3. Know how to spot phishing attacks
Train your employees to watch out for phishing or spear phishing emails — this is a common way for cybercriminals to access an organisation’s data. Phishing emails use “social engineering” tactics — posing as a trustworthy source in order to trick a victim into clicking on a link, downloading malware or entering personal information such as a password.
Spear phishing goes one step further. Hackers craft polished, personalised messages, often only sent to one person, or just the members of a specific team within an organisation, that can be extremely convincing. Both phishing and spear phishing, if successful, can give a hacker direct access to your cloud and data.
Educating your employees on how to spot and stop a phishing attack and raise awareness of it within the organisation, is critical for keeping your systems protected. Employees should double-check the “from” line, look out for suspicious wording or misspellings, hover over links in an email instead of clicking on them instantly and be aware that “looks can be deceiving”. Small measures like these can make a huge difference in protecting your company’s data, reputation, and finances.
4. Encrypt your company data before uploading
Encryption takes your data and transforms it using complex mathematical algorithms, before placing it securely in your cloud storage. If cybercriminals manage to access your encrypted data, they won’t be able to use it. Encryption is key to data protection and can be done by you or your cloud service provider.
Ask your provider how data is managed and decide what you’re comfortable with. If you want to ensure the protection of your data before it leaves your business, you can encrypt at the network’s edge. Once the data is encrypted, keep the keys that encrypt and decipher your data. That way, all information requests will need to go past you. Don’t store encryption keys in the software where you store your data — your IT team should keep a physical record of encryption keys.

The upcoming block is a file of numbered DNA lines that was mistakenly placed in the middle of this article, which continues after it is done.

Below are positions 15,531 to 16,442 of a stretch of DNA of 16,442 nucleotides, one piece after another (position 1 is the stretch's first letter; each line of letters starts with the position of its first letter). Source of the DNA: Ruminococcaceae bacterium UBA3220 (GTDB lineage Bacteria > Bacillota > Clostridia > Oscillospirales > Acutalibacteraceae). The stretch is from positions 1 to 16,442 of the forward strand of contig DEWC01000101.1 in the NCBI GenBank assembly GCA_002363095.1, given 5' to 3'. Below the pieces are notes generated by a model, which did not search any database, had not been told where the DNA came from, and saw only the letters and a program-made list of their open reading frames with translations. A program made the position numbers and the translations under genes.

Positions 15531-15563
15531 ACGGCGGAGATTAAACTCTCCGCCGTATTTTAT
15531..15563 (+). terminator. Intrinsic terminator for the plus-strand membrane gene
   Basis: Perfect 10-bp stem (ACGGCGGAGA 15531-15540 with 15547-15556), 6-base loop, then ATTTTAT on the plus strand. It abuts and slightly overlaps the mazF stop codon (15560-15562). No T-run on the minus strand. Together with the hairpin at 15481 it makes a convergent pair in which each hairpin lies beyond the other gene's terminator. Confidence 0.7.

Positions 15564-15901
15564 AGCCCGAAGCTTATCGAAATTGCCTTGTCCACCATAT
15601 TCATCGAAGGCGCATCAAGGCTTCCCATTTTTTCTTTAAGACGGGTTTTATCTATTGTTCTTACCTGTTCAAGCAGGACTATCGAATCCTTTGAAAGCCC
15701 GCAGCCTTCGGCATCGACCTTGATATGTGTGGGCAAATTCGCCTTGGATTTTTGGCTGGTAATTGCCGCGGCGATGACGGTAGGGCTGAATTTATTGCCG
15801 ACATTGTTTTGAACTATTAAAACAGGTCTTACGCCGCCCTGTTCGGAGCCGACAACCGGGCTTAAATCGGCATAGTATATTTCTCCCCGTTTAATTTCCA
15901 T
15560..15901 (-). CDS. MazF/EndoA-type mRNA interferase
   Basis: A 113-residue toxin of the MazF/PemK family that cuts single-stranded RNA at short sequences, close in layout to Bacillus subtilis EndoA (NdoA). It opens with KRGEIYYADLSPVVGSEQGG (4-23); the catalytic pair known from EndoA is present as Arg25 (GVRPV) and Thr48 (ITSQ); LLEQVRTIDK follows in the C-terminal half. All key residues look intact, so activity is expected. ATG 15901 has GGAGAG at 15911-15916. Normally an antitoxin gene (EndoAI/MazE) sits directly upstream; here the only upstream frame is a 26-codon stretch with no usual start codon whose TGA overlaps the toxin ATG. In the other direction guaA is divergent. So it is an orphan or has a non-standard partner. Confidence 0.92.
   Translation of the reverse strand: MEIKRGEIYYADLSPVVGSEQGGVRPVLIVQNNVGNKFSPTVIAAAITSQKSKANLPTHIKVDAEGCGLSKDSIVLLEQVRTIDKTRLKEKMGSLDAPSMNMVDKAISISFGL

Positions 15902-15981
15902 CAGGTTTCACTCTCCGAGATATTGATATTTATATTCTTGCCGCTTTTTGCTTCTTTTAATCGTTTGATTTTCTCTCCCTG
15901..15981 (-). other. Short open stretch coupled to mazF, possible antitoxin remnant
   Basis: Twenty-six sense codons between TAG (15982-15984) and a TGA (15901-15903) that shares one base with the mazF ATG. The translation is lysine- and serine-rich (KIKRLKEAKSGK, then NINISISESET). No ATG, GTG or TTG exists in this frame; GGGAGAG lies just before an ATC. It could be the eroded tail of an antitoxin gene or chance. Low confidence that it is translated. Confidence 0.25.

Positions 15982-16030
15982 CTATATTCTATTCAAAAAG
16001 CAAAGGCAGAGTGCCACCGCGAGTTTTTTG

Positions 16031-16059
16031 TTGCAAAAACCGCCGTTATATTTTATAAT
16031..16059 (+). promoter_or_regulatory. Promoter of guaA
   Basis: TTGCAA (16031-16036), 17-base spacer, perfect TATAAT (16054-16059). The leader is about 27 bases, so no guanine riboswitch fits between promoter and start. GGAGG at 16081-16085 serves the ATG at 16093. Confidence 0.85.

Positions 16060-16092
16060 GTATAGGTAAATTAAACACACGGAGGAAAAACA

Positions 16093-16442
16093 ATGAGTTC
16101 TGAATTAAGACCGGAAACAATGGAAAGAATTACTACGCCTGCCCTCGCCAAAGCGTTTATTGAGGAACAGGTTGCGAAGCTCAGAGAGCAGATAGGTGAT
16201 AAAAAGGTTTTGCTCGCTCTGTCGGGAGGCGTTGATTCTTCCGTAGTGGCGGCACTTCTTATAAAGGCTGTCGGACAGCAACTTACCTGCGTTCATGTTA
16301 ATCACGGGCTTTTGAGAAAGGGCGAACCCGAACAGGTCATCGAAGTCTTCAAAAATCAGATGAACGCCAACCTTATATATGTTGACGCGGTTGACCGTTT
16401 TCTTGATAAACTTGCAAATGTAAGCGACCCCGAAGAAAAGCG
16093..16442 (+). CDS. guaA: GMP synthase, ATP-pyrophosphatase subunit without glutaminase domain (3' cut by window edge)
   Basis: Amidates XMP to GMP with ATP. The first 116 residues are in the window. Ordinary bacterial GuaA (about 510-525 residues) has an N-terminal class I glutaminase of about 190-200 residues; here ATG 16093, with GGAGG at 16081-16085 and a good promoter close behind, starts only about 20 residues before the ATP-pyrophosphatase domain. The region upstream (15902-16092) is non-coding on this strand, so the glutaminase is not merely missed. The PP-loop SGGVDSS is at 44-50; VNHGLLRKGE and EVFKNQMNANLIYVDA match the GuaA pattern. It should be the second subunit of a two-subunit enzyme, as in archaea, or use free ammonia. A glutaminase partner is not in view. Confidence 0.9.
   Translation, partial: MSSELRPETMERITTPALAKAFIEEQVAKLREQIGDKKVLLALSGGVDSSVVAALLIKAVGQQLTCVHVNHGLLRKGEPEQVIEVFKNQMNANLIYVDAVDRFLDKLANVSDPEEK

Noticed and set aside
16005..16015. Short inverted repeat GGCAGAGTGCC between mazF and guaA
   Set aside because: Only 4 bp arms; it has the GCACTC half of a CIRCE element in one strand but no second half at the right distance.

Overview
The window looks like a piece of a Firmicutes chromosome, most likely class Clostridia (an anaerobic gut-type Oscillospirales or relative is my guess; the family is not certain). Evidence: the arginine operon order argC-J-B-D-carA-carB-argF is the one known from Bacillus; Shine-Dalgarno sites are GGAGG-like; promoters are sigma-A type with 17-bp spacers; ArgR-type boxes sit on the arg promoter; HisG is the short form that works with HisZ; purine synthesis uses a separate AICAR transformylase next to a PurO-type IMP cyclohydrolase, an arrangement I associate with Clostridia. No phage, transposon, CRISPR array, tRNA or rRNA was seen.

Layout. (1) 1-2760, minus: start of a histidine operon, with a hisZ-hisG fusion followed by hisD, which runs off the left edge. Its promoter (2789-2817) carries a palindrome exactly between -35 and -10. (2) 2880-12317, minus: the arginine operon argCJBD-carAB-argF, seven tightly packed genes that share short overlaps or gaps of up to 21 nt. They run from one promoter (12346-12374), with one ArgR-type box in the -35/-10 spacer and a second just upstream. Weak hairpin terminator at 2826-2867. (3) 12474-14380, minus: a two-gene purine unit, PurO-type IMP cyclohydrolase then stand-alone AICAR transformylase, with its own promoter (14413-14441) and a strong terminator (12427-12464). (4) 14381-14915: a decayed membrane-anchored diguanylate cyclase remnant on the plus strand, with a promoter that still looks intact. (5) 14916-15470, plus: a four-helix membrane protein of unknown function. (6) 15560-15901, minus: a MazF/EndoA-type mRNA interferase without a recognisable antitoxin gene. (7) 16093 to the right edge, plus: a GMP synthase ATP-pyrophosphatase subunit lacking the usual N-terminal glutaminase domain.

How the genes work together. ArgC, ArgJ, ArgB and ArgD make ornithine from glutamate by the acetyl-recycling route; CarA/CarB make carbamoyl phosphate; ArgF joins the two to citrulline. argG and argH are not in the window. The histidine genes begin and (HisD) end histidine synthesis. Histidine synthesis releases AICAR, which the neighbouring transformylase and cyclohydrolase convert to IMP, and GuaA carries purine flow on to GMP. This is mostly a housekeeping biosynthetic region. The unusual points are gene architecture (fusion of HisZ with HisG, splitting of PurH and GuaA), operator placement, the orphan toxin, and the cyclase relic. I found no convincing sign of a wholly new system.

5. Stay secure with a quality cloud security solution
Managing cloud security takes time and resources and can require a level of expertise and attention your team might not be able to provide on a day-to-day basis – so it might be worthwhile considering a managed security solution to help keep your data protected. ESET Security Management Center provides a real-time overview of all your endpoints via an enterprise-grade console, so you can benefit from full reporting and security management for all operating systems, without any hassle.
Clear and secure skies ahead
Cloud computing is a great tool for flexibility and convenience for small, medium and enterprise businesses alike. If you want to make the most of cloud solutions, it’s important to take extra steps to keep your data secure. If you have any further questions about the safety of your cloud, contact the ESET team today!
Ericsson's dynamic spectrum sharing solution was employed to test a trans-global 5G data call...
Connie Taylor is the winner of ARCIA's 2019 Jonathan Livingston Seagull Award. We ask her...
Recent contracts and agreements for space communications R&D, signed between firms and the...